Marijuana and Depression

Everyone among Cannabis users are pretty curious to know whether marijuana causes depression. The answer is no. There is proper evidence as to support the fact that marijuana causes depression. Marijuana and depression accompany each other more often than by chance, but fails to show any clear evidence. There is continuous research ongoing whether marijuana causes depression and it has been found that cannabis smokers are often diagnosed with depression.

Mostly it is the genetic or other environmental factors that trigger depression in a person. It has been seen that depressed people are more likely to use marijuana to divert themselves from the depressing factors and thoughts. Medical marijuana is still recommended by physicians as controlled usage can actually cure people from depression and anxiety disorders. For chronic user, they appear to seem depressed because of the side effects of marijuana. But nothing to fear as these side effects is temporary and prevails only for a few hours depending on the amount of usage. Another way to look at it would be that regular Marijuana addicts could spend most of their time on a ‘high’ or behave erratically that they isolate themselves or get split from family and friends, and find it difficult to get a job or even keep it. Which all, in-turn lead too or cause an addict to suffer from depression due to their current situation that regular Marijuana use has put them through.

The general side effects are red eyes and dry mouth of which both are temporary. Researchers of Imperial College London have found that consumption of marijuana on a long term basis causes the dopamine to decrease which is found in the brain. Decrease in dopamine again is nothing harmful nor does, it causes death. It just impairs the speed of response of the brain when something exciting is supposed to happen. This is what we see in cannabis users that they sit around and do nothing is actually just a temporary side effect of marijuana. (Marijuana effects on the brain)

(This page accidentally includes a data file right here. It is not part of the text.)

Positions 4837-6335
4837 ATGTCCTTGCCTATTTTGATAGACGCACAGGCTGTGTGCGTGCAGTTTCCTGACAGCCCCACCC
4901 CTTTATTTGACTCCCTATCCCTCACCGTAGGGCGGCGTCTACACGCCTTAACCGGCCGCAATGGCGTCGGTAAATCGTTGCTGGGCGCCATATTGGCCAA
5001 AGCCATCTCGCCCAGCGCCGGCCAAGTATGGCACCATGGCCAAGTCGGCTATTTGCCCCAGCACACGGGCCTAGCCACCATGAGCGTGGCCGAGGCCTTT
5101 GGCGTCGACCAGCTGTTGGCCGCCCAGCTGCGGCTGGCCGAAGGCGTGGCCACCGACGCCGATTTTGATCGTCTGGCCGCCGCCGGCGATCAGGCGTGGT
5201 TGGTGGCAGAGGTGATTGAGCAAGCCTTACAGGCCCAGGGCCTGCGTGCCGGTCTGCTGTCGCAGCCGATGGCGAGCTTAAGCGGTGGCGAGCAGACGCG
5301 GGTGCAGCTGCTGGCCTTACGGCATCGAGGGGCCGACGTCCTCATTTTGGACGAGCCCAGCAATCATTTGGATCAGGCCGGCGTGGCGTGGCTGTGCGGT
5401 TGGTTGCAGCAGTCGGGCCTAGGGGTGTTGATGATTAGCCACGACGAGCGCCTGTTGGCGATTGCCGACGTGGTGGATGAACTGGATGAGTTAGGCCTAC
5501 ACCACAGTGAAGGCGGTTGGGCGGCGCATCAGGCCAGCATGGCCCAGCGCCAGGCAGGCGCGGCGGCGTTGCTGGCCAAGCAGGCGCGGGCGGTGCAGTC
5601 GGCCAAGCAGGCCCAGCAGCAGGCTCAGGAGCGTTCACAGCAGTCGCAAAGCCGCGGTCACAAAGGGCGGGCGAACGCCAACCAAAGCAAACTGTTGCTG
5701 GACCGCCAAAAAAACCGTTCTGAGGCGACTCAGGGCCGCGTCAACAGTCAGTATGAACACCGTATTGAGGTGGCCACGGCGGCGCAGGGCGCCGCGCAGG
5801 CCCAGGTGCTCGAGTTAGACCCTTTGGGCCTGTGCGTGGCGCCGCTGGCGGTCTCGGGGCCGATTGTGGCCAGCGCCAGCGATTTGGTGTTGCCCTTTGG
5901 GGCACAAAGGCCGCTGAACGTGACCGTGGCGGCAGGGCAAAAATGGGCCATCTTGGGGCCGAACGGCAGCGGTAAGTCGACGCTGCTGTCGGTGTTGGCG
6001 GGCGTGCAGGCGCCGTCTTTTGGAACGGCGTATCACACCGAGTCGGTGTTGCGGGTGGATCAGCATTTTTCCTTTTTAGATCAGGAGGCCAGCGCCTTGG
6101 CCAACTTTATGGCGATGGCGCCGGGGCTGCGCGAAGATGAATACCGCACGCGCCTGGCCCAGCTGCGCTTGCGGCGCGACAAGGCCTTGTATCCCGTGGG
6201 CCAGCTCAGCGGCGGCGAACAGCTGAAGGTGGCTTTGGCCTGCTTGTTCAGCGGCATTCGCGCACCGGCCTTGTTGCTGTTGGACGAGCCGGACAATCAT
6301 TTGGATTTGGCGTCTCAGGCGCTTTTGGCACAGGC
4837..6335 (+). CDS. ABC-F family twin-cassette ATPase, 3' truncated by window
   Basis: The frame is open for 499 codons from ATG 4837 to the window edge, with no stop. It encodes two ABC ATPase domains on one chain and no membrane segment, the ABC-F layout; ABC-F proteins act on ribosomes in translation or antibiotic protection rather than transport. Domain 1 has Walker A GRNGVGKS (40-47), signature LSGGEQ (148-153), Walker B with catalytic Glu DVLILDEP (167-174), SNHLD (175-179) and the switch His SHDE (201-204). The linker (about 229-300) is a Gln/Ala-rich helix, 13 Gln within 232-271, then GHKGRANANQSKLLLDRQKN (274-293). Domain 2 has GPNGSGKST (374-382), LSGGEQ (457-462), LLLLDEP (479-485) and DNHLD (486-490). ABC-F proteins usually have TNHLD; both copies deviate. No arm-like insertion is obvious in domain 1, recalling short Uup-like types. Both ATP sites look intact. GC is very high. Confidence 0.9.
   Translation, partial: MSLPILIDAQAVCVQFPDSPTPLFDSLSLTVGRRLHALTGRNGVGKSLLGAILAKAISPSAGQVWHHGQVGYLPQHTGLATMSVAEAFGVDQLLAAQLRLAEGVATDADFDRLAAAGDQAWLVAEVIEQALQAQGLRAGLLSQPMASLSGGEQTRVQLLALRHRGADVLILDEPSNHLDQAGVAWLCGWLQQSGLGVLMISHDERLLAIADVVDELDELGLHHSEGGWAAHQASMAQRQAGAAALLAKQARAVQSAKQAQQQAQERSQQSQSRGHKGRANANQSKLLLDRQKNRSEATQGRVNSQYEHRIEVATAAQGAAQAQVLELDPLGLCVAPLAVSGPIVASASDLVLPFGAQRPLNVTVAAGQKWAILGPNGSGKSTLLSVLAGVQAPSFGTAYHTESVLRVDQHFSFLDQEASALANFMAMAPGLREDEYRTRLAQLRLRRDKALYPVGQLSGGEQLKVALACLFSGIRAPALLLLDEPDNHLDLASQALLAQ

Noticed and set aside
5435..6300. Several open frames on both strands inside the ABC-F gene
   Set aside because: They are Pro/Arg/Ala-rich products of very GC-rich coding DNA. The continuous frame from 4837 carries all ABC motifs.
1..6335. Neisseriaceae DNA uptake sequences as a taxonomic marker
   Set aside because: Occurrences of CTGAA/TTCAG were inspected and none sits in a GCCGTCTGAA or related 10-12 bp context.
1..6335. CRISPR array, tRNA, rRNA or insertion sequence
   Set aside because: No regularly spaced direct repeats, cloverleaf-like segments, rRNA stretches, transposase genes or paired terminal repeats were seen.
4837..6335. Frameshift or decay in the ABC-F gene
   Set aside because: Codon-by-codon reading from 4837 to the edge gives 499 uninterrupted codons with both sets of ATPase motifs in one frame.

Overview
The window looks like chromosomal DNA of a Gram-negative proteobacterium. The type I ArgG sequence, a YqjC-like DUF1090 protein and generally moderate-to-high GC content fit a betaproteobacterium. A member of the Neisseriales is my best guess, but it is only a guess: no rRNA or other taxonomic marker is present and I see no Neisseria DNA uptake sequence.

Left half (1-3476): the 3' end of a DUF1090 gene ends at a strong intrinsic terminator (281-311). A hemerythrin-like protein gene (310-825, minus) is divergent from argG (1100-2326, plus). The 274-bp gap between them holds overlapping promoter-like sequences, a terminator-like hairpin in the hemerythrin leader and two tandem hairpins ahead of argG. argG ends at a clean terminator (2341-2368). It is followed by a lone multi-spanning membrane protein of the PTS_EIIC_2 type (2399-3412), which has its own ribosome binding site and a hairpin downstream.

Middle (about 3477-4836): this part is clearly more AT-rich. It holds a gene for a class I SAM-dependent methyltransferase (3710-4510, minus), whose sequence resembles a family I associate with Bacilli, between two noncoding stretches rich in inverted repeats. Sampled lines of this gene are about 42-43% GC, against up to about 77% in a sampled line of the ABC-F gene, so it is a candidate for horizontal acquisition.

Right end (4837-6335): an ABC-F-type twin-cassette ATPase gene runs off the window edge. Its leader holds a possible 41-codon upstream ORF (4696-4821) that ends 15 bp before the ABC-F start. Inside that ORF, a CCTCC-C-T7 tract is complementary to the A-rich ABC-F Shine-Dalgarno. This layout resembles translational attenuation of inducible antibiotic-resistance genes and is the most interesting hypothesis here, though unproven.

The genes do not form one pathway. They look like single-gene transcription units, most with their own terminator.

There are links between marijuana depression and other mental disorders. For example, marijuana use may trigger schizophrenia in a person; this happens when a person is suffering from schizophrenia or having any kind of psychosis disorder. In such a case the patient should not use marijuana at all as this might impair judgement and ability to distinguish the real from the unreal.

Marijuana and DepressionTo examine if marijuana and depression was really associated with each other, a study was conducted through psychinfo and EMBASE database. The result showed a very modest association between marijuana and depression for heavy users among the general population. Very little evidence was found which concluded that if a person started ingesting marijuana heavily at regular basis at a very early stage, i.e. on the stage of puberty, then they would likely suffer from depression at a later stage. There was also very little evidence of increased risk for later use of marijuana causing depression symptoms. But regardless, it failed to conclude that marijuana causes depression, but they always have a very modest association among them.